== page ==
The Flowering Vine, Nasturtium Tall
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Nasturtiums have been a part of America’s history since the very early colonial days, but not for their floral beauty. Nasturtiums were valued because of their edible qualities. The leaves are peppery and make a great salad condiment. The buds, when pickled, are a great substitute for capers. The flowers can be eaten or used as a condiment. Nasturtiums were a part of the American diet from the 1600s. Today, most nasturtiums are not vining nasturtiums. The plants are meant to be used as border plants and grow to a height of 6-8 inches. Only nasturtiums labeled as tall or vining nasturtiums grow to 4-8 feet. Nasturtiums are easy to grow. This makes them a great choice for children’s gardening, but they are also very historic and they are both ornamental and edible. Nasturtiums were discovered by the Spanish in Peru in the early 1500s. The Spanish introduced them to Europe and by the 1590s, nasturtiums were known in Great Britain. The colonists carried seed for nasturtiums back to North America in the early 1600s. This easy to grow flower is as American as Apple Pie, perhaps more so, because it has been a part of our history since the beginnings of this country and it is a flower/vegetable/herb that every American child should know.
The Flowering Vine, Thunbergia
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If you have ever seen a fence covered with this vine, you will never forget the drama engineered by hundreds of small, brilliantly yellow, black-eyed flowers resting against a mantle of lush green foliage. Thunbergia is native to Madagascar, parts of Africa and Asia. Linnaeus named the plant after Peter Carl Thunberg, a Swedish botanist who lived from the mid 1700s to the early 1800s. Thunbergias were grown in American gardens beginning in the 1700s. Joseph Breck in his book, Breck’s Book of Flowers, written in 1830, but not published until 1851, describes three Thunbergias – a perennial, buff-colored thunbergia, an annual white-flowered thunbergia and the orange-yellow flower that is most prevalent today. This vine which can grow to 20 feet in a single season was often grown as a greenhouse plant in 19th century America and England. Today seed is often hard to obtain, but when seed is available it is easy to germinate and the plants grow rapidly. Thunbergias can be used to hide the ugliest outdoor architectural mishaps and they make effective and handsome privacy screens. They are an exotic piece of historic horticulture with many applications for the modern world.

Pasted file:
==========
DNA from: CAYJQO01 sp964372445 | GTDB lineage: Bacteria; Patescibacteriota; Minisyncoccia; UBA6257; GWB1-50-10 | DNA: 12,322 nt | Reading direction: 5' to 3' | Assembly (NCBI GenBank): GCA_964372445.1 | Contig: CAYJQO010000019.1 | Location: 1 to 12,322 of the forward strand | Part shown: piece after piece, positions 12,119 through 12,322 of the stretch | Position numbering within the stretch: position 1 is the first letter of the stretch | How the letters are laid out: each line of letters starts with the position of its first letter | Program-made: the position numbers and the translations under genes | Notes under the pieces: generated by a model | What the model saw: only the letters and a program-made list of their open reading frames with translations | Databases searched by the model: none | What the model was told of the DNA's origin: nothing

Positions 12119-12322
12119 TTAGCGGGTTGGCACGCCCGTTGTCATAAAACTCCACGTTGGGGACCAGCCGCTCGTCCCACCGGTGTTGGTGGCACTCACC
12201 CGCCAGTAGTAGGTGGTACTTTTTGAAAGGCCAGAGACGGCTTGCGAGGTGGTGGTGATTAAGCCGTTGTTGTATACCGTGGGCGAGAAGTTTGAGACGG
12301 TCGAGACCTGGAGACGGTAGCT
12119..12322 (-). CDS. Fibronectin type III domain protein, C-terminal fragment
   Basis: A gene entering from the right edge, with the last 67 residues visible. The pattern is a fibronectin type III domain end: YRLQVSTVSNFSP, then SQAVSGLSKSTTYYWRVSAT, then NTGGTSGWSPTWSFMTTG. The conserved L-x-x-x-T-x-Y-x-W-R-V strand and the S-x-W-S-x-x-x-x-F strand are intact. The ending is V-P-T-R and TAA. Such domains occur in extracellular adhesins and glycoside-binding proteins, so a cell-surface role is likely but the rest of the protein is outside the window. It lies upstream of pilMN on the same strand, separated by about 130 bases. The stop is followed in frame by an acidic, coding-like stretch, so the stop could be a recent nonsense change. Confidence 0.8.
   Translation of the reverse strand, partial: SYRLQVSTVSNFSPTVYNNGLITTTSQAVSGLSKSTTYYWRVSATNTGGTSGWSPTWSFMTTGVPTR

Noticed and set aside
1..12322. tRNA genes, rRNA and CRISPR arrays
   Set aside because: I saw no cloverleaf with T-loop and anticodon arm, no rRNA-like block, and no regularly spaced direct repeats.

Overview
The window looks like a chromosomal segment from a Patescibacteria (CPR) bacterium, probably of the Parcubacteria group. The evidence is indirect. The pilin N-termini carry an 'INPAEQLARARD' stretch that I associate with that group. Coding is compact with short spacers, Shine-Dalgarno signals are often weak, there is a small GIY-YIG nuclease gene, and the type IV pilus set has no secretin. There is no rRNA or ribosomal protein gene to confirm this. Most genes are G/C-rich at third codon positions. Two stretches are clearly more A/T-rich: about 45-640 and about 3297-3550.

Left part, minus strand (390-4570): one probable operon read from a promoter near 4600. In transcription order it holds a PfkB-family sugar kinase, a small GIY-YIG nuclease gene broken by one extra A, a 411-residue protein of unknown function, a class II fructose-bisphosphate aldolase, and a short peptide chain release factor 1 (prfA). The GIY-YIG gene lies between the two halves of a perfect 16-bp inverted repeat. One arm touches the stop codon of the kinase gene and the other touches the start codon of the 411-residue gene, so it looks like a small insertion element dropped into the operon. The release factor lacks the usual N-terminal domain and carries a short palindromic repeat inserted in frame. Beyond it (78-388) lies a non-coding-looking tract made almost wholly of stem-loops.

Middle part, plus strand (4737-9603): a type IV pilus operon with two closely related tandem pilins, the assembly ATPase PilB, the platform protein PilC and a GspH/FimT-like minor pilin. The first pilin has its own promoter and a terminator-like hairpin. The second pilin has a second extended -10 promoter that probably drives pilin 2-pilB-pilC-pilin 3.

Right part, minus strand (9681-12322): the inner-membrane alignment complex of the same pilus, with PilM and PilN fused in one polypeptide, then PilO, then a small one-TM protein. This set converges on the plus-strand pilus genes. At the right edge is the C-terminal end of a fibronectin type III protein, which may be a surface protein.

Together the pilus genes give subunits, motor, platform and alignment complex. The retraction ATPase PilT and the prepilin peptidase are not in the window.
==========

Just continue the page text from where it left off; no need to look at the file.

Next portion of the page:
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Vining Flowers are some of the best container plants with which you can garden. One of the projects that I love to do in the summer is to take 3, 10-12 inch pots and plant one with 3 Morning Glory Heavenly Blue plants, one with 3 Moonflower plants and one with 3 Hyacinth Bean plants. The result is day long entertainment. In the early morning, the Heavenly Blue vines are a blanket of blue. All day the Hyacinth Bean vines hold clusters of burgundy wine colored pods, and throughout the evening, the Moonflower vines with their giant white blossoms fill the warm evening air with a gentle fragrance that is unforgettable.